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75 Day Writing Challenge: Momentum

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I seem to be gaining momentum. For the past several months, when I would think about sitting down to write, I would cringe. It’s something I think about all the time but, for some reason, I just couldn’t bring myself to do it. I’ve also been putting off revising the novel I wrote in 2018. I knew that I needed to read it before I revised it but I plunged in and started to rewrite it. The revisions soon stalled, of course, because I didn’t have a clear picture of the overall scheme of my novel. Yet, thinking about reading my novel also made me cringe. Another thing I wanted to do was study the process of writing. After teaching writing for over 20 years and writing off and on for nearly 50 years, you would think that I wouldn’t have any more to learn. While I’ve kept my academic writing skills honed, my creative writing skills have begun to rust.

Starting this challenge has helped me to gain momentum on all these things. I am writing for at least 30 minutes every day and I have read and taken notes on eight chapters of my novel. One thing I’ve realized is that it’s not as bad as I thought. I dreaded reading my novel because I thought when I read it, I would discover that it was crap. My draft is not perfect, but it’s not crap either. I think with some revision and editing, I can create something that I can publish. I’m not sure why this particular challenge is working when all my other attempts to create a writing habit has failed, but I’m not going to question my progress. I’m committed to keeping increasing my momentum.

Today, I accomplished these tasks…

  1. I wrote for 30 minutes.
  2. I read Scrappy First Draft for 30 minutes.
  3. I read and took notes on Chapter 6-8 of Sins of the Father (https://musing550.blog/2018/11/).
  4. I read The Scottish Prisoner for 30 minutes.
  5. I wrote this blog post.
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75 Day Writing Challenge: Excuses…

Photo by Ryan Johns on Unsplash

The mission statement at the school where I teach reads, “All students, regardless of background or skill level, will have the opportunity to pursue a growth mindset that will allow them to achieve mastery and to demonstrate they can succeed in high school, in college, and in their chosen career. No Exceptions. No Excuses.” The new Head of School and I were talking about the concept of excuses. What does that mean? “No Excuses.” There can never be an excuse? We were talking about our late work policy which is rather strict. Students begin to lose credit on their papers for being one class period late. The example we talked about is a student who turned his paper in late because he is homeless and living in his car. He couldn’t turn his paper in on time because he had no access to internet. Is that a valid excuse? Should he be given full credit for his paper? Another student says she couldn’t turn in her paper because she just didn’t get around to it. Is that a valid excuse? We decided that a distinction must be made between a reason and an excuse. Being homeless and unable to access the internet until a person gets to school is a reason for turning in an assignment late. Not getting around to an assignment is more of an excuse.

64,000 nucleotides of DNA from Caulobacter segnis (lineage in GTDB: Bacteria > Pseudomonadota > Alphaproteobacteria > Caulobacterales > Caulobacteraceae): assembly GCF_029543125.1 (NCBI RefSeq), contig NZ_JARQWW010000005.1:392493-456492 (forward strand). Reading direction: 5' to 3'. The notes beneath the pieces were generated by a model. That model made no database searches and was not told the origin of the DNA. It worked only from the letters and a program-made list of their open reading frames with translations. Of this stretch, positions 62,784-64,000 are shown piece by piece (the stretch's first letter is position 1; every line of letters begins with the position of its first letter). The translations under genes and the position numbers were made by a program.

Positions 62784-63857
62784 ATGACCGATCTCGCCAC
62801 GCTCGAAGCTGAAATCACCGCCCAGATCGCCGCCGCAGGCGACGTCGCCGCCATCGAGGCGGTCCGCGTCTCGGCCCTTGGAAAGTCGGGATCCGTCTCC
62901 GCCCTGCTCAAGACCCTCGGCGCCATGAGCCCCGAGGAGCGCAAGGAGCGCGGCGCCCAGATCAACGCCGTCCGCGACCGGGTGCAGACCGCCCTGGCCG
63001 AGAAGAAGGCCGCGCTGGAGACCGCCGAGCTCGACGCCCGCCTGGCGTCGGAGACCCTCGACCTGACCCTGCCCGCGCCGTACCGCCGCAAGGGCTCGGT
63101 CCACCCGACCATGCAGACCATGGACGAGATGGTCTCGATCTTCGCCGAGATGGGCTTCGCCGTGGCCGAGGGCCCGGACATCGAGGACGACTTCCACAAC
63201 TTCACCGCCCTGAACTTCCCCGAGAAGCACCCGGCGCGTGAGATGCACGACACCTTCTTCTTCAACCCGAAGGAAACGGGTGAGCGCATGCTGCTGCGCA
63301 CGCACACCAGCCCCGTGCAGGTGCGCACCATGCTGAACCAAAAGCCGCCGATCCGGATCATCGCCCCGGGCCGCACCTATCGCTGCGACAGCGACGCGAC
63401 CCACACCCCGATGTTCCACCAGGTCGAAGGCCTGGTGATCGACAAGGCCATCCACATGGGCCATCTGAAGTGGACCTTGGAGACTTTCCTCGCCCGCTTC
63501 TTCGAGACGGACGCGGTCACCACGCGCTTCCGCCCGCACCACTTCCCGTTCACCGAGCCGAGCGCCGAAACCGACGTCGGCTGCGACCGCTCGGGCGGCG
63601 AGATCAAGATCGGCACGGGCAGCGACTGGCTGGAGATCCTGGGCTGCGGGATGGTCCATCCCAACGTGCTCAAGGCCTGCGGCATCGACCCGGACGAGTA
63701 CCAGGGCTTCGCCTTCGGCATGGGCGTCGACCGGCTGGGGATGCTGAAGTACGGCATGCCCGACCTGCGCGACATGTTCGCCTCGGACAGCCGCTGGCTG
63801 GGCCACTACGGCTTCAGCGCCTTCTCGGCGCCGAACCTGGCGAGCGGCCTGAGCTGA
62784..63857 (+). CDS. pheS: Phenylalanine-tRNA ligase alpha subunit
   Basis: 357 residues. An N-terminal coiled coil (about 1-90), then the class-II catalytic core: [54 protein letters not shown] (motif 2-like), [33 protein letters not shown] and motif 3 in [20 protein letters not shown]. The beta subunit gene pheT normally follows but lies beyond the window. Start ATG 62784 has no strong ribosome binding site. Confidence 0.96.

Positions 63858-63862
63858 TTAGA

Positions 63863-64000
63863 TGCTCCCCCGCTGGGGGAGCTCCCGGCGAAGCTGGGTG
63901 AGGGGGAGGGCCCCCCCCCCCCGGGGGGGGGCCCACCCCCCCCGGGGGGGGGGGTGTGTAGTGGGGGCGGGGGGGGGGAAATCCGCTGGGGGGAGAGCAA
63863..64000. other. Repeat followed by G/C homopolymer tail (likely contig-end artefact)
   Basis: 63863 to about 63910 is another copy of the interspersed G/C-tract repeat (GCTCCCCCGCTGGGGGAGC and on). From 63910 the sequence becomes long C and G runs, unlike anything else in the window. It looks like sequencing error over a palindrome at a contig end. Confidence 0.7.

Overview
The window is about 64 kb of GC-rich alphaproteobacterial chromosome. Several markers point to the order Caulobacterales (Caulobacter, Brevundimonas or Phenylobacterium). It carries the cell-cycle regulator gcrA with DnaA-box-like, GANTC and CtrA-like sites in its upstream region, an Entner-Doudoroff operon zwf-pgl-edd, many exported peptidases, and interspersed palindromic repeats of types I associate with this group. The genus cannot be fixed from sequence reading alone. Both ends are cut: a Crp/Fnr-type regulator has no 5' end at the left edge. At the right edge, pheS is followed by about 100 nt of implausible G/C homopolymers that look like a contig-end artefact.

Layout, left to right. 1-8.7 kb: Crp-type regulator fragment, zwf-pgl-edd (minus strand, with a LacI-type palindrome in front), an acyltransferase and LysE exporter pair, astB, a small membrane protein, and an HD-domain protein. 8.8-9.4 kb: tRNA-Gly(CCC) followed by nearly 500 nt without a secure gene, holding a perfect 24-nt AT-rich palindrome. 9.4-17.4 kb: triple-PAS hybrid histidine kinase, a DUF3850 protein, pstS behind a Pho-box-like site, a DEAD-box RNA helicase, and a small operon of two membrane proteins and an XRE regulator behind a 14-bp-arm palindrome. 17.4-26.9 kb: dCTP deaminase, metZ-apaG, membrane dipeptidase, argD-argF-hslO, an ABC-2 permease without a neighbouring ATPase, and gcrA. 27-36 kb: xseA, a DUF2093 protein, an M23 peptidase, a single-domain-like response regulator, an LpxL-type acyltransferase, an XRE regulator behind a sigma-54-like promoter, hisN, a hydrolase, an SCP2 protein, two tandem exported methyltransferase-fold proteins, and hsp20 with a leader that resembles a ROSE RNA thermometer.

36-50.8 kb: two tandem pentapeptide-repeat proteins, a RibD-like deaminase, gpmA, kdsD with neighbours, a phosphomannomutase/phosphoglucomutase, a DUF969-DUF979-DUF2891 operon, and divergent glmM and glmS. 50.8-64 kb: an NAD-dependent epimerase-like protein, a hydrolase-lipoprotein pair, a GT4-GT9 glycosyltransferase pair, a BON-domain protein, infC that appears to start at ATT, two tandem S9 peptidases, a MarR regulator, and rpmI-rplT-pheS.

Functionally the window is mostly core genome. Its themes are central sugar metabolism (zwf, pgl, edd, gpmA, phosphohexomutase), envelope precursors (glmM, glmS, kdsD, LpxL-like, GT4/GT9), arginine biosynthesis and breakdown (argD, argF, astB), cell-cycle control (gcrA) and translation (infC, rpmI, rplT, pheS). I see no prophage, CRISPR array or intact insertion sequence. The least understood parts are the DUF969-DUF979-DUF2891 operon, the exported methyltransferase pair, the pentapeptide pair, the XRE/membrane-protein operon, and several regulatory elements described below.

I began to think about my writing challenge. What would constitute a reason for not being able to complete my writing challenge on a certain day and what would be an excuse. Yesterday, I woke up with a horrible headache and upset stomach. As the morning progressed, I began to feel worse and worse and ended up taking a sick day. If I’m too sick to go to work, wouldn’t it be reasonable that I would be too sick to write? By evening, I was feeling a lot better, so I decided that if I didn’t write, it would just be an excuse. If I had a 100 degree fever and still felt ill, then perhaps I would have had a reason for not writing.

In the past, I have made a lot of excuses for not writing. I don’t have time. I have to cook dinner. I have to clean the house. I don’t feel like it right now. When I really put my mind to it, I am able to confront all those excuses and write. I made time to write by using my lunch hour to write. I still have to cook dinner but instead of sitting on the couch after dinner, I sit back down at the dining room table and write. I write instead of cleaning the house. I don’t feel like writing, but I do it anyway. The funny thing I’ve found about this challenge is that the words are coming more easily, so I don’t need to find excuses to avoid writing. In the morning, I start to think about my blog post and what else I can say about the writing challenge and my brain obliges with an idea. As I drive to school in the morning, I think about the story I’m writing and my brain tells me what is going to happen next. This writing challenge is actually priming my brain to write. It gives me reasons to write rather than excuses to avoid writing.

Today, I have accomplished these tasks…

  1. Wrote for 30 minutes
  2. Read Scrappy Rough Draft for 30 minutes
  3. Read and wrote revision notes on Chapter 4-6 in Sins of the Father (https://musing550.blog/2018/11/)
  4. Finished reading Magical Midlife Love and began reading The Scottish Prisoner
  5. Wrote this blog post